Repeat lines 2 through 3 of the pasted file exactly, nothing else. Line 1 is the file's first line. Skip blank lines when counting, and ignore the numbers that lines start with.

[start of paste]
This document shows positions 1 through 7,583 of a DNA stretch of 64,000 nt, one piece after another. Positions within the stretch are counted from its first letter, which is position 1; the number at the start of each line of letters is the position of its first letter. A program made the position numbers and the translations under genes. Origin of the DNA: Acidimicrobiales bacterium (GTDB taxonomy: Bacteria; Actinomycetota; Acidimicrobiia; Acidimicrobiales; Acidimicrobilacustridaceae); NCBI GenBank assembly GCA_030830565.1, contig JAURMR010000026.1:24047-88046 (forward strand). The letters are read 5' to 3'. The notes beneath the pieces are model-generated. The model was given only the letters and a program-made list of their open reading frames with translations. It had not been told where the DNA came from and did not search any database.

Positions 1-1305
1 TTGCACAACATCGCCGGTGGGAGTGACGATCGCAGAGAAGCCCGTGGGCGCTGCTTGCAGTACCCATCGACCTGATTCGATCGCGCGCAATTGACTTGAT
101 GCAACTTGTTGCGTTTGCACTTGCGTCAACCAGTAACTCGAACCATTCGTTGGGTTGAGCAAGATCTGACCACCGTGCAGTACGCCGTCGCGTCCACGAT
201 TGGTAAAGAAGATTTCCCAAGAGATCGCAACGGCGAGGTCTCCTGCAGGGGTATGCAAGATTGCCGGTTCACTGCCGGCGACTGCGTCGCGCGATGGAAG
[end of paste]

Positions 1-1305
1 TTGCACAACATCGCCGGTGGGAGTGACGATCGCAGAGAAGCCCGTGGGCGCTGCTTGCAGTACCCATCGACCTGATTCGATCGCGCGCAATTGACTTGAT